UX Design – Know About The History, Usages And Rules Of It

UX Design – Know About The History, Usages And Rules Of It

What is UX Design?

To familiarize you with our profession as well as possible, we have decided to unravel its function as best as possible for you. Since you entered the digital world, you have probably heard of UX design.

But then, what does this acronym mean? UX is an acronym that means User experience, or for us: User experience.

If one might think that this discipline inspires novelty and modernity, this is, in fact, not quite the case. Indeed user experience design has a much less recent history.

History of UX

It was in the 1940s in the Toyota factory that the first user test emerged to make the production line more efficient. We then speak of the first reflections of the relationship between man and machine.

If today we think of UX design as a methodology used mainly in creating digital web & mobile interfaces, this is not its only use. UX design will also interfere with the user journeys of museums, exhibitions, shops, and other places.

Its role is very present in our society today, and it can sometimes be curious to recognize a good or bad UX in everyday life. But first, some basics.

Cognitive ergonomics

First, we will address the subject of cognitive ergonomics, which focuses on the main mental processes. First, physical ergonomics is defined as adapting a product or a work situation to a user.

Conversely, cognition relates to all the primary functions of the mind (perception, language, memory, reasoning, decision, movement, etc.)

Cognitive ergonomics is, therefore, the study of interactions with an interactive device or product that requires the use of significant human mental functions. She also investigates possible mental load issues that result from this interaction.

The mental load

In this paragraph, we will discuss the concept of mental load, still little known by the general public. The need for reflection when using an interface is imperatively linked to a mental load.

The user’s mental load is defined by this curve: calm and boredom, positive stress, and negative stress. Positive stress will boost your user’s performance, and they will be energized and focused. Conversely, negative stress will cause him to become exhausted.

It is, therefore, necessary for the smooth running of your project to know your users well to anticipate the possible benefits or harms of stress or boredom in their journey. In addition, the mental load will not be the same for all users.

Examples of ux design

Example 1: A cinema ticket reservation application. To buy a seat, your user must create an account, fill out a form and confirm their registration by email.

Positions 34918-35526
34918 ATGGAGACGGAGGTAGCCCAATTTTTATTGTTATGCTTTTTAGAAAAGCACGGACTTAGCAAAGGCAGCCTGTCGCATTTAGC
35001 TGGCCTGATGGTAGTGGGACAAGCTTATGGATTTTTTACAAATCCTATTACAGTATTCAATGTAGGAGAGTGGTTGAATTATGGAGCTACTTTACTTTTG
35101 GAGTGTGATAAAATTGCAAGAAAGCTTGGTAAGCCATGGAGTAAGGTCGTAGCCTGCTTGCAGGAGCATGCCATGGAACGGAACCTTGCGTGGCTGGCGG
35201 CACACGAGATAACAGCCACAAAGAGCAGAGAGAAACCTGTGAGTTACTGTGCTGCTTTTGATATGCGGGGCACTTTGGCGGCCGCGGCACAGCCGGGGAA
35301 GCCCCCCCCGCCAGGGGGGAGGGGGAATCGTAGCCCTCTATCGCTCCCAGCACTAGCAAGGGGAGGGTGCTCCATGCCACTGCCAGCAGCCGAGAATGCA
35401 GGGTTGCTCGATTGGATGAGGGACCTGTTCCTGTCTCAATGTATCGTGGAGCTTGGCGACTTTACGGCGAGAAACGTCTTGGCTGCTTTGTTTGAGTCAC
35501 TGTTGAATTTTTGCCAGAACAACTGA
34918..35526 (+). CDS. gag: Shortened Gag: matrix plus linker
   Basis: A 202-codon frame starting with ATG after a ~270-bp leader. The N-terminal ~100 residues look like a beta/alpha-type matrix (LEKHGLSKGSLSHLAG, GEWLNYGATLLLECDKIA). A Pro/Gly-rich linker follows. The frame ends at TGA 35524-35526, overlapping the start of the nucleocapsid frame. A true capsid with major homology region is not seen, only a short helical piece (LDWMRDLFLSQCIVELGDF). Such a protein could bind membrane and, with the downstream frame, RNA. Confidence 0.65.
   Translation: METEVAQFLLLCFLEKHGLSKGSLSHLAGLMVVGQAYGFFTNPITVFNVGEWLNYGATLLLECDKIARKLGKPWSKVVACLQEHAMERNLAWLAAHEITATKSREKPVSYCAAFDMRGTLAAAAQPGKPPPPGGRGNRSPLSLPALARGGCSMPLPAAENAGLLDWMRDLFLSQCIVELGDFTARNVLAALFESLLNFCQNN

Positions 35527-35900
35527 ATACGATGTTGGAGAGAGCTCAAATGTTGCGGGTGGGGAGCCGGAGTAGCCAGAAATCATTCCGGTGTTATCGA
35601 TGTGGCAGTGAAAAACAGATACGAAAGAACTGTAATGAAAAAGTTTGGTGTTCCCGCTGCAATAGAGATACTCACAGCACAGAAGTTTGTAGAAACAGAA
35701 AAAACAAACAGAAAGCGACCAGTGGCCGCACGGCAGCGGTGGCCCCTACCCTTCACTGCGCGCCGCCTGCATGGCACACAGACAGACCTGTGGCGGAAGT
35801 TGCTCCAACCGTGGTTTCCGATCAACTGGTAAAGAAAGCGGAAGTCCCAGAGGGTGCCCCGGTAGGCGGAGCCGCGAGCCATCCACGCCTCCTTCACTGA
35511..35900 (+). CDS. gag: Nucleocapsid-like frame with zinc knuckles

All these tasks complicate his experience. Imagine that the user must systematically close one or more pop-ups, and his mental load explodes. Poof! It uninstalls the app.

Example 2: On the contrary, positive stress will generate positive consequences for your project. Some processes include the countdown.

Only four copies left before breaking! Force the user to make a choice and force engagement at the same time.

Some questions

To be able to prevent the positive and negative aspects of this mental load, we advise you to ask yourself specific questions:

▸ Is the task easy for my user to accomplish?

▸ Is my user performing well enough?

▸ Is the time to accomplish this task reasonable?

▸ Does accomplishing this task create stress?

In conclusion, it is essential to think carefully about managing this mental load and simplify your users’ experience as much as possible to create an ergonomic web interface.

Utility & Usability

The question of the mental load is not the only factor to be taken into account to achieve an ergonomic interface. In this case, what does a successful ergonomic interface contain? .

First, you will have to answer the question of usefulness, what is your interface for, and what is its purpose? This needs to know the needs of your users.

According to these needs, what are the best possible services? Once your objective has been defined, you have the possibility of engaging in micro-utilities.

These will allow you to sell your product better and promote your information. Micro-utilities trigger the decision-making process and, therefore, commitment.

They are closely linked to strategic and marketing choices.Now let’s talk about usability; usability is the implementation ability of the interface.

According to the ISO 9241 standard, “a product is said to be usable when it can be used with effectiveness, efficiency, and satisfaction by given users, seeking to achieve given objectives.

In a given context of use. In other words, the more your interface allows you to achieve the set objective, the more you win. Usability is essentially about user satisfaction; the user-centric design is all about.

Some rules of UX design

The primary objective is to improve human-machine interaction and facilitate the use and learning of interfaces. For this, we must create a

user experience in three points:

Effective: successfully doing what I want (general public)

Efficient: Acting quickly and successfully (expert)

Satisfactory: gratification of use (aesthetics)

It is helpful to know that ergonomics is not independent of design, development, marketing, etc. It must be present throughout the project. Ideally, it would help if you started with ergonomics.

It allows you to make very impactful decisions, which are impossible to apply at the end of the project. The objective of web ergonomics is to adapt a site or an app to its audience; the key is to understand its users.

From there, your thinking can go towards improving ergonomics. You have to understand what characterizes them as human beings, then as users of your interface.

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